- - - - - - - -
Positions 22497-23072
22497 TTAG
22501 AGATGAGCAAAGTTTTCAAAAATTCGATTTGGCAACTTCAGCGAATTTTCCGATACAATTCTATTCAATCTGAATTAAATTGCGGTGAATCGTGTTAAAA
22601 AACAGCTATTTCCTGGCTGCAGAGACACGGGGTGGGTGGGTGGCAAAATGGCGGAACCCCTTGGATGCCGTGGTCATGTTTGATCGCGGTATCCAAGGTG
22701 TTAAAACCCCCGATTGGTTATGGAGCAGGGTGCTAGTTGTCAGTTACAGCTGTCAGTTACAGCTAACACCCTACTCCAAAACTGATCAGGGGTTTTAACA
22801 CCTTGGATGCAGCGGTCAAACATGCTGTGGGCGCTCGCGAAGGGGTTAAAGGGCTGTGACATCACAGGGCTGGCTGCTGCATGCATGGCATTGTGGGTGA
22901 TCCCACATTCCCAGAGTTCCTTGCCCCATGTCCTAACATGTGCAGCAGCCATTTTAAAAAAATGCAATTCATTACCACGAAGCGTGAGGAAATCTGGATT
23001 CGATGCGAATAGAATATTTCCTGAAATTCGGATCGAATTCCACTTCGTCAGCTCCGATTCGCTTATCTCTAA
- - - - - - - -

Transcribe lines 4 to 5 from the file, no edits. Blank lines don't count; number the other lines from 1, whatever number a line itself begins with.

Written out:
22601 AACAGCTATTTCCTGGCTGCAGAGACACGGGGTGGGTGGGTGGCAAAATGGCGGAACCCCTTGGATGCCGTGGTCATGTTTGATCGCGGTATCCAAGGTG
22701 TTAAAACCCCCGATTGGTTATGGAGCAGGGTGCTAGTTGTCAGTTACAGCTGTCAGTTACAGCTAACACCCTACTCCAAAACTGATCAGGGGTTTTAACA